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This story rocks.

A rock wants to rock his world.

Rick, a specimen residing on the Nature Finds shelf in Classroom 214, dreams of life outdoors after hearing the teacher describe the power and importance of rocks in nature. The acorn, the moss, and the bark who sit on the shelf with Rick try to convince him simply to stay with them, but Rick is bored with his sedentary existence; he wants adventures! Cleverly figuring out how to escape life as a mere shelf sitter, Rick finds himself outdoors among others of his kind but soon learns their lot isn’t so hot (though their existence was the result of very hot circumstances—exploding out of volcanos)—nor is it exciting or dangerous. In fact, it’s dull and lonely. Luckily for Rick, a student rescues him, returning him to his shelf and grateful pals. Rick has a rock-solid epiphany: Life in Room 214 is more rewarding than he’d realized. This sweet, gentle tale reinforces for children the reassuring idea that it’s OK to try new things and explore new paths, but it’s equally OK, not to mention comforting and important, to return to familiar territory. The charming digital illustrations, many set in panels, are delightfully expressive and deeply appealing; young readers will appreciate the costumes worn by the inhabitants of the Nature Finds shelf, presumably concocted by the students, who are racially diverse. One child wears a hijab. (This book was reviewed digitally.)

This story rocks. (Picture book. 4-7)

Pub Date: Aug. 30, 2022

ISBN: 978-1-5344-9464-0

Page Count: 40

Publisher: Simon & Schuster

Review Posted Online: May 10, 2022

Kirkus Reviews Issue: June 1, 2022

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While this is a fairly bland treatment compared to Deborah Lee Rose and Carey Armstrong-Ellis’ The Twelve Days of...

Rabe follows a young girl through her first 12 days of kindergarten in this book based on the familiar Christmas carol.

The typical firsts of school are here: riding the bus, making friends, sliding on the playground slide, counting, sorting shapes, laughing at lunch, painting, singing, reading, running, jumping rope, and going on a field trip. While the days are given ordinal numbers, the song skips the cardinal numbers in the verses, and the rhythm is sometimes off: “On the second day of kindergarten / I thought it was so cool / making lots of friends / and riding the bus to my school!” The narrator is a white brunette who wears either a tunic or a dress each day, making her pretty easy to differentiate from her classmates, a nice mix in terms of race; two students even sport glasses. The children in the ink, paint, and collage digital spreads show a variety of emotions, but most are happy to be at school, and the surroundings will be familiar to those who have made an orientation visit to their own schools.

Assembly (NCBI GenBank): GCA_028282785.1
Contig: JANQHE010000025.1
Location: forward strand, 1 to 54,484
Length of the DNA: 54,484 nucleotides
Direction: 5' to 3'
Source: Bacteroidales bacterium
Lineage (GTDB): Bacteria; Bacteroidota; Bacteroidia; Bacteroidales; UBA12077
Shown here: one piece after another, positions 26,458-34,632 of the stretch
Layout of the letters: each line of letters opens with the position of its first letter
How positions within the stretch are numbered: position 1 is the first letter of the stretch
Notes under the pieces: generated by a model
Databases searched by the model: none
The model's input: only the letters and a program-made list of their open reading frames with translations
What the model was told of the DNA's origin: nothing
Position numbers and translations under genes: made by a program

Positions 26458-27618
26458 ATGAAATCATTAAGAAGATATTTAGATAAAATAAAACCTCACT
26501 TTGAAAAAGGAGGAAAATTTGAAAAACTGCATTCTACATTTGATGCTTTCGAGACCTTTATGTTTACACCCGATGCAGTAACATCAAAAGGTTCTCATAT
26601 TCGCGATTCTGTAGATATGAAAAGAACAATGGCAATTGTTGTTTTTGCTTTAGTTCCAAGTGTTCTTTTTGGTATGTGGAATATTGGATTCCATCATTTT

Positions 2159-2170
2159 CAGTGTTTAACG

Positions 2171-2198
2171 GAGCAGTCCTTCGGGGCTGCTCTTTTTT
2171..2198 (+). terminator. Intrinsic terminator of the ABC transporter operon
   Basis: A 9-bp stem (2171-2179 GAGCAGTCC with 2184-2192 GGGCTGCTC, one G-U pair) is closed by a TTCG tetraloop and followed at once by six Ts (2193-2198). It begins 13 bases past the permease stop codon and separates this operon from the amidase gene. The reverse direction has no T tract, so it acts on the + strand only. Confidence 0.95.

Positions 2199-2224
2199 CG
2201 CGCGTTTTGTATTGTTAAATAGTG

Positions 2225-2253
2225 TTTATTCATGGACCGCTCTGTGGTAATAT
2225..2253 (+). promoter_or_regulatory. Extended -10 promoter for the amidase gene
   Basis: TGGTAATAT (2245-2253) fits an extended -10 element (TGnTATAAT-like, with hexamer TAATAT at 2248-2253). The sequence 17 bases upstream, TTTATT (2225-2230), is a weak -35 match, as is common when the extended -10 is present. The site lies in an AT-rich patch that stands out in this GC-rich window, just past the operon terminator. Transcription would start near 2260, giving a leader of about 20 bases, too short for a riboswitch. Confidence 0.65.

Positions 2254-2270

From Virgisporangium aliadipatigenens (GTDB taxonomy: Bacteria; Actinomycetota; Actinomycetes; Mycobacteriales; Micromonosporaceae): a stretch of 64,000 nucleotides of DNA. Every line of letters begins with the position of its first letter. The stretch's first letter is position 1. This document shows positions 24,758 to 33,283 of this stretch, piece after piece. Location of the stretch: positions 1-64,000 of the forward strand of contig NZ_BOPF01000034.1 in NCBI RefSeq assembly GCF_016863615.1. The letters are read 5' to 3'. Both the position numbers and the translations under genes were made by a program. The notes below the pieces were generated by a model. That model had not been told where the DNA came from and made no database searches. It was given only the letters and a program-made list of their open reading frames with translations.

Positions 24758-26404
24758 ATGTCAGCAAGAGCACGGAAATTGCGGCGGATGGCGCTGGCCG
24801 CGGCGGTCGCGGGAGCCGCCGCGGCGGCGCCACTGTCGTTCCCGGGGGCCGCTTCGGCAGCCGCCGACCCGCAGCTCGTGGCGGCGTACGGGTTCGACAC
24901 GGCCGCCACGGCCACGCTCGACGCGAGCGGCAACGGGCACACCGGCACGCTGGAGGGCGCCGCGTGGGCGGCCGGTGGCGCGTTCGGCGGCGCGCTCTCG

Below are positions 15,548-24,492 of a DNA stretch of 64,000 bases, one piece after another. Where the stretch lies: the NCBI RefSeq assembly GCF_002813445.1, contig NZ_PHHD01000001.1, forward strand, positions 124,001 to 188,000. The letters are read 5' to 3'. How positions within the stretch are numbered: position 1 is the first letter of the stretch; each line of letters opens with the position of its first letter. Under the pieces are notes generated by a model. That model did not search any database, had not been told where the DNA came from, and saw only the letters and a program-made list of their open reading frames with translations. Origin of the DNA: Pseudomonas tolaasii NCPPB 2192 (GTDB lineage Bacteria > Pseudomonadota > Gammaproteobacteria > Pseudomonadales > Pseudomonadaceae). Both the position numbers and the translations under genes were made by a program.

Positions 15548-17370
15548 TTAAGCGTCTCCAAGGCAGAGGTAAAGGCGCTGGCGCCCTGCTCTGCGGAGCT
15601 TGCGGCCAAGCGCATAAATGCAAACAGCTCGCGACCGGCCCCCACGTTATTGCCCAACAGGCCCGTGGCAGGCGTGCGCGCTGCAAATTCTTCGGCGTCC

While this is a fairly bland treatment compared to Deborah Lee Rose and Carey Armstrong-Ellis’ The Twelve Days of Kindergarten (2003), it basically gets the job done. (Picture book. 4-7)

Pub Date: June 21, 2016

ISBN: 978-0-06-234834-0

Page Count: 32

Publisher: Harper/HarperCollins

Review Posted Online: May 3, 2016

Kirkus Reviews Issue: June 1, 2016

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From the Growing With Buddy series , Vol. 3

Making friends isn’t always this easy and convenient.

How do you make a new friend when an old one moves away?

Buddy (from Sorry, Grown-Ups, You Can’t Go to School, 2019, etc.) is feeling lonely. His best friend just moved across town. To make matters worse, there is a field trip coming up, and Buddy needs a bus partner. His sister, Lady, has some helpful advice for making a new pal: “You just need to find something you have in common.” Buddy loves the game Robo Chargers and karate. Surely there is someone else who does, too! Unfortunately, there isn’t. However, when a new student arrives (one day later) and asks everyone to call her Sunny instead of Alison, Buddy gets excited. No one uses his given name, either; they just call him Buddy. He secretly whispers his “real, official name” to Sunny at lunch—an indication that a true friendship is being formed. The rest of the story plods merrily along, all pieces falling exactly into place (she even likes Robo Chargers!), accompanied by Bowers’ digital art, a mix of spot art and full-bleed illustrations. Friendship-building can be an emotionally charged event in a child’s life—young readers will certainly see themselves in Buddy’s plight—but, alas, there is not much storytelling magic to be found. Buddy and his family are White, Sunny and Mr. Teacher are Black, and Buddy’s other classmates are racially diverse. (This book was reviewed digitally.)

Making friends isn’t always this easy and convenient. (Picture book. 4-7)

Pub Date: July 12, 2022

ISBN: 978-0-593-30709-0

Page Count: 40

Publisher: Random House

Review Posted Online: March 29, 2022

Kirkus Reviews Issue: April 15, 2022

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